An intriguing sub-plot in Ireland’s World Cup quarter-final with New Zealand is Joe Schmidt and his former assistant Andy Farrell pitting their wits against each other.
Can the latter’s gentler touch take the Irish to heights the former’s more austere approach failed to?
For it was Schmidt who set the Irish on the path that has ultimately led them to being regarded as joint favourites, with France, to become only the second world champions from the northern hemisphere.
New Zealander Schmidt, though, fell short twice, exiting in the quarter-finals to Argentina in 2015 and four years later getting whipped by the side whose attack he now directs, the All Blacks.
Schmidt, 58, deserves credit for bringing Farrell into the coaching team in 2016 when the 48-year-old Englishman was at a low ebb after hosts England, with him as assistant coach, had exited in the first round of the 2015 World Cup.
The coaching duo combined to beat the All Blacks twice – in Ireland’s historic first ever win against them, in Chicago, and then their maiden victory on home soil – and secure the Six Nations Grand Slam in 2018.
Although the pair worked closely together, if people thought Farrell was the continuity candidate when Schmidt stepped down after the 2019 World Cup then – and not for the first or last time regarding the former rugby league legend – they were wrong.
While Schmidt was respected, he was not loved by the players in the way Farrell is. Under Schmidt there was an austere and regimented atmosphere, very much modeled on his former profession as a school teacher. He controlled everything.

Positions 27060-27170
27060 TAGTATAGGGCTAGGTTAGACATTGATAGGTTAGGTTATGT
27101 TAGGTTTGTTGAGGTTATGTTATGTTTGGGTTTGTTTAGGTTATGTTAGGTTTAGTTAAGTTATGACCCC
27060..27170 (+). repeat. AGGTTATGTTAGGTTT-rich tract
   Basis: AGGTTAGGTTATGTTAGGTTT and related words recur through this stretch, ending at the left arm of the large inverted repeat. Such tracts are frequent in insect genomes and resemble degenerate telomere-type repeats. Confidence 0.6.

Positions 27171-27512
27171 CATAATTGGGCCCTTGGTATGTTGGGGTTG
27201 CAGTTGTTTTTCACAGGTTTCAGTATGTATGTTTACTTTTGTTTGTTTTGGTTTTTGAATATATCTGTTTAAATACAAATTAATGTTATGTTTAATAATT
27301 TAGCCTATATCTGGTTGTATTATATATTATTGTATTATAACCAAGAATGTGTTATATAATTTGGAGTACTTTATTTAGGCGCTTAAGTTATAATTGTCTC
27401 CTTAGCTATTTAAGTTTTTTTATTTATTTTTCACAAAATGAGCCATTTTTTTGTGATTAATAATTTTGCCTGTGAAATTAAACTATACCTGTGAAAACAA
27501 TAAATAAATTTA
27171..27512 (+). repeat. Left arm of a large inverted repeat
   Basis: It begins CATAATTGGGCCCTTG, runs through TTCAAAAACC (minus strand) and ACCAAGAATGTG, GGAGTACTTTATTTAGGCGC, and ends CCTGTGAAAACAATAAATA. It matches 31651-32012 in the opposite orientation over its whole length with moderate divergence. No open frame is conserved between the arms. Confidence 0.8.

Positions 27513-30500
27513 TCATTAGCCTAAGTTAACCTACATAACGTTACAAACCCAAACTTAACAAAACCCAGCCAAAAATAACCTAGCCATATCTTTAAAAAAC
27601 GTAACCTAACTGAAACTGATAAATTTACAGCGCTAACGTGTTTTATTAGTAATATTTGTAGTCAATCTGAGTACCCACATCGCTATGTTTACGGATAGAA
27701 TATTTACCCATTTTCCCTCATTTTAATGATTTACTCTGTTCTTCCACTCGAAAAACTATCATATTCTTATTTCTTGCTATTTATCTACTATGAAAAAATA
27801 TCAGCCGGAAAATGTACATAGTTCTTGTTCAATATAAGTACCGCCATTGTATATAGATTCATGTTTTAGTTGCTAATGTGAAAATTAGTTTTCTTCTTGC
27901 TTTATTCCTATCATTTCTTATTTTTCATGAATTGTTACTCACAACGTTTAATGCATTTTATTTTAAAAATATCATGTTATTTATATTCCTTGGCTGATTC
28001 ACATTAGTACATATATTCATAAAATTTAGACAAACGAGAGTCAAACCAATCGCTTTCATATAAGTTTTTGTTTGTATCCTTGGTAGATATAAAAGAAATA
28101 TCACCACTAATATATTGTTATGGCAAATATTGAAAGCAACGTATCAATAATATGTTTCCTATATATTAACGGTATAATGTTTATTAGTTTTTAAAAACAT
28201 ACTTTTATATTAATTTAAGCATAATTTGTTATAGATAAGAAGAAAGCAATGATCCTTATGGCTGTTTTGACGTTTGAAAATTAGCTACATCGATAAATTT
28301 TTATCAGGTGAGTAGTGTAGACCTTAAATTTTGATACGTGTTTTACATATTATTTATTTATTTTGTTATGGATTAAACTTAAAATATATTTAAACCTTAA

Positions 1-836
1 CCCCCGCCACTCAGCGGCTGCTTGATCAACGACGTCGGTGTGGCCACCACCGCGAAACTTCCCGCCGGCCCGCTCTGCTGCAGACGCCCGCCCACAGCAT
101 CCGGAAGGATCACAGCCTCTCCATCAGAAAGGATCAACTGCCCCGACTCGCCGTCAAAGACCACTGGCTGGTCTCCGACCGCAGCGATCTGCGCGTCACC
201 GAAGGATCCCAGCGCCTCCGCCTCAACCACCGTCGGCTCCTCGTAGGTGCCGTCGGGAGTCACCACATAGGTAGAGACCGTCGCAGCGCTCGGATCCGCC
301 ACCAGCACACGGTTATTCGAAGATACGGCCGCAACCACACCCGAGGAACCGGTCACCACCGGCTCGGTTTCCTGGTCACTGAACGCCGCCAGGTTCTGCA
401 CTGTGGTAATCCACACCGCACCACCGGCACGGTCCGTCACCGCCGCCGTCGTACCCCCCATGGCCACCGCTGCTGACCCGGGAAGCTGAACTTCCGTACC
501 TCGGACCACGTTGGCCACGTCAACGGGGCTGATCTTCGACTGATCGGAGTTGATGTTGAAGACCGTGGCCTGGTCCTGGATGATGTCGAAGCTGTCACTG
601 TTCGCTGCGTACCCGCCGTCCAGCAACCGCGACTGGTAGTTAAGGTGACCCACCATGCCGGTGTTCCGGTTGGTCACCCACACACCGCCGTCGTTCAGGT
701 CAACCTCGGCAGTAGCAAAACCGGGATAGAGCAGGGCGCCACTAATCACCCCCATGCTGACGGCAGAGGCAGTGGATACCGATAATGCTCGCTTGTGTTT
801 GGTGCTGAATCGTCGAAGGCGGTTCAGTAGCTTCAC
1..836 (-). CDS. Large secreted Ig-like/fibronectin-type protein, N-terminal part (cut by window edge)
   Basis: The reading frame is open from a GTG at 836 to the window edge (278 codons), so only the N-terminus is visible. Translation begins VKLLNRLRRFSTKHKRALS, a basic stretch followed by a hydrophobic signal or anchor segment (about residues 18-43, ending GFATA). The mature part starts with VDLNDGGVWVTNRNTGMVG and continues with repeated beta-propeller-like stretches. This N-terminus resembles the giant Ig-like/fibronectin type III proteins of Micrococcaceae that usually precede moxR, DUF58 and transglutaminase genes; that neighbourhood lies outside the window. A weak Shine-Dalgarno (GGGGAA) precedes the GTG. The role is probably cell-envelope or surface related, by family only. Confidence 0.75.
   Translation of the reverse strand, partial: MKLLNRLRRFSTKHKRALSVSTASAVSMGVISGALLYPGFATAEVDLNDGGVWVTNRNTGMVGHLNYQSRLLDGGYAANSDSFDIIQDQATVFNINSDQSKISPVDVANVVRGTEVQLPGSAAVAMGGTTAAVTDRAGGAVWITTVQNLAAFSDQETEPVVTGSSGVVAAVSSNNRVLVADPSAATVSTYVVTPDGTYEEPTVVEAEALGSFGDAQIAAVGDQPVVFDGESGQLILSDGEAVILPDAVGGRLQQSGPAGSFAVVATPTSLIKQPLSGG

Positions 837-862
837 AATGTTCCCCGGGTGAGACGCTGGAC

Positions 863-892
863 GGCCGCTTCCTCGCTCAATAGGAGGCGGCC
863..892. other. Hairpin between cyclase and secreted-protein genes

Farrell is quite the opposite – he retains authority but is relaxed and ready to delegate to his coaching staff, trusting them implicitly.
“Andy takes a different approach to previous management that I’ve worked under, which I think is the right way to do it,” was the telling response from Ireland captain Johnny Sexton to what had changed under Farrell, after the Irish won the 2022 Triple Crown.
Former Irish flyhalf Tony Ward said the feedback he had received from the Irish camp was that it was much happier.
“There is no longer a fear factor and looking over their shoulder which all makes for a happier environment,” he told AFP.
For veteran prop Dave Kilcoyne it is Farrell’s “emotional intelligence” which sets him apart from the previous regime.
“He’s created an unbelievable environment,” Kilcoyne said. “When you’re on, you’re on and we love that about it.
“It’s such a high-octane, driven environment but when you’re off, people really enjoy each other’s company. Everyone is encouraged to be themselves.”
Perhaps the most important difference to the Schmidt years is that Farrell prioritised involving families and girlfriends, which created the more relaxed atmosphere Kilcoyne and others allude to.
Long-serving team manager Mick Kearney says understandably people have different “ways of coaching, of managing people and of managing organisations.”
“One of the key differences is that it’s probably a more relaxed environment under Andy than it was under Joe,” said Kearney on Monday. “Andy has introduced a lot of softer skills in terms of getting the families involved, a lot of down-time for players and staff.
“At the moment, the families are arriving on [the morning] of the game, have lunch and meet up with the players and enjoy a few hours with them.
“That again has been a huge help to the environment in terms of you can’t be ‘on’ all the time. We look upon the families as part of the squad.”
Schmidt, though, is not like old photographs of the Soviet-era Politburo where those out of favour were airbrushed out.
Kearney is certainly of the opinion that much has been retained from the Schmidt days.
“If you remember back initially when Andy took over we didn’t have Paul O’Connell at that stage,” said Kearney referring to Farrell bringing in Schmidt’s former captain Paul O’Connell as forwards coach.
“Paul came in and he was probably one of Joe’s biggest fans and, I think as a coach, learned a huge amount from Joe and I think he’s put into practice a lot of the habits that Joe instilled into the team.”
© Agence France-Presse
Photo: Patrick Hamilton/AFP